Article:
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Tony Pearson is a Master Inventor, Senior IT Architect and Event Content Manager for [IBM Systems for IBM Systems Technical University] events. With over 30 years with IBM Systems, Tony is frequent traveler, speaking to clients at events throughout the world.
Lloyd Dean is an IBM Senior Certified Executive IT Architect in Infrastructure Architecture. Lloyd has held numerous senior technical roles at IBM during his 19 plus years at IBM. Lloyd most recently has been leading efforts across the Communication/CSI Market as a senior Storage Solution Architect/CTS covering the Kansas City territory. In prior years Lloyd supported the industry accounts as a Storage Solution architect and prior to that as a Storage Software Solutions specialist during his time in the ATS organization.
Lloyd currently supports North America storage sales teams in his Storage Software Solution Architecture SME role in the Washington Systems Center team. His current focus is with IBM Cloud Private and he will be delivering and supporting sessions at Think2019, and Storage Technical University on the Value of IBM storage in this high value IBM solution a part of the IBM Cloud strategy. Lloyd maintains a Subject Matter Expert status across the IBM Spectrum Storage Software solutions. You can follow Lloyd on Twitter @ldean0558 and LinkedIn Lloyd Dean.
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Oh my, it is Tuesday again, and you know what that means? IBM Announcements!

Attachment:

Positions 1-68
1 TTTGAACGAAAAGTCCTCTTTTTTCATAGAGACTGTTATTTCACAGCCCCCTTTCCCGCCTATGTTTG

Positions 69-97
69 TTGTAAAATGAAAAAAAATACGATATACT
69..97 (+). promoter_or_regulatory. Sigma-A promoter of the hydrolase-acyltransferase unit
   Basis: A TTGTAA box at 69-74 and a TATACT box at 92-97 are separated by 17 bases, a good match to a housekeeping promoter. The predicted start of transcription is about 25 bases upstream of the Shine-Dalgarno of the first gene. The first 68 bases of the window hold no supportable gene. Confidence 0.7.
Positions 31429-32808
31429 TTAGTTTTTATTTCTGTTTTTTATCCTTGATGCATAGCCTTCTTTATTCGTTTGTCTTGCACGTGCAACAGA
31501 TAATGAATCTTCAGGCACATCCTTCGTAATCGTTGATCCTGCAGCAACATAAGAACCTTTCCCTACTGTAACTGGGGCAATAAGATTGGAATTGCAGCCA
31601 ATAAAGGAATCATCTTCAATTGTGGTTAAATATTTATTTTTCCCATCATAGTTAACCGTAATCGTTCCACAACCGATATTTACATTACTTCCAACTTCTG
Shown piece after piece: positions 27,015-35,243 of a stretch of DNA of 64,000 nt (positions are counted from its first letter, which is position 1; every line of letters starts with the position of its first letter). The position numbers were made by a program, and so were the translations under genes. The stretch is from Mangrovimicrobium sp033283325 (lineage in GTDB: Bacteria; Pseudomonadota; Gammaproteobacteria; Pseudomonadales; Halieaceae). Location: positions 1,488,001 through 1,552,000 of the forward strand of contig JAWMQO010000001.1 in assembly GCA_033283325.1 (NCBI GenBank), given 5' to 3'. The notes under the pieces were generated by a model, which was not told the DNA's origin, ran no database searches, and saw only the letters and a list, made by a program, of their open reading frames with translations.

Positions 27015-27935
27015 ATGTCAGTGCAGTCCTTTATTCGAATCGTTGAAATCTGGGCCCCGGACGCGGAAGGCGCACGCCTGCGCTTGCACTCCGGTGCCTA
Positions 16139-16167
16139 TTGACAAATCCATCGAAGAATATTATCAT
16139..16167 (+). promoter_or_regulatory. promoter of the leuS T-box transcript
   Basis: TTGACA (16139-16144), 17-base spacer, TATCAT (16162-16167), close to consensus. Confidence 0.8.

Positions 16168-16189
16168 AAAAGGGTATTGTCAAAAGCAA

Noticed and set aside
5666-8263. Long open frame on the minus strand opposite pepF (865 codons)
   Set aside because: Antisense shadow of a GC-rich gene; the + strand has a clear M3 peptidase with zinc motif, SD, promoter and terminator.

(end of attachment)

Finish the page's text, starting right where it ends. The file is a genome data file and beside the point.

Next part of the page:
This week, IBM announced its latest storage arrays in its IBM System Storage DS8000 series: the DS8880 models. Similar to the "Business Class" vs. "Enterprise Class" distinctions of the DS8870, IBM announced two new models, the DS8884 and the DS8886.
All of the new DS8880 models are based on the latest IBM POWER8 processors, and are noticeably thinner! These are now standard 19-inch wide, fitting nicely into standard IBM racks alongside most other standard 19-inch rack equipment.
The DC-UPS that used to be on the side are now at the bottom of each frame, taking up 8U of space. The High Performance Flash Enclosures (HPFE) that formerly were stored vertically above the DC-UPS will be stored horizontally with the rest of the HDD and SSD drives.
The DS8884 will have 6-core controllers, up to 256 GB Cache, 64 ports that can negotiate between 16Gbps and 8Gbps, up to 240 drives in a single-rack configuration or 768 drives in a three-frame configuration, and up to 120 flash cards in HPFEs. The performance of this one is equal or better to existing DS8870 systems.
The DS8886 will have 8-core, 16-core and 24-core controllers, offering up to three times the performance as the previous DS8870 models, with up to 2 TB of Cache, 128 ports, up to 1,536 drives across five frames, and up to 240 flash cards in HPFEs.
Field model conversion from DS8870 to DS8886 is available for existing clients with DS8870 Enterprise Configurations. This will let clients move their existing HDD, SSD, HPFE and Host Adapters over to the new DS8880 models.
In previous DS8000 models, clients would have one Hardware Management Console (HMC) inside the array, and an optional second HMC workstation somewhere else for high availability. While the second one was optional, it was always considered best practice to have it for redundancy sake. In the new DS8880 models, you can have both HMC in the array, and the Keyboard/Video/Monitor (KVM) can select between the two.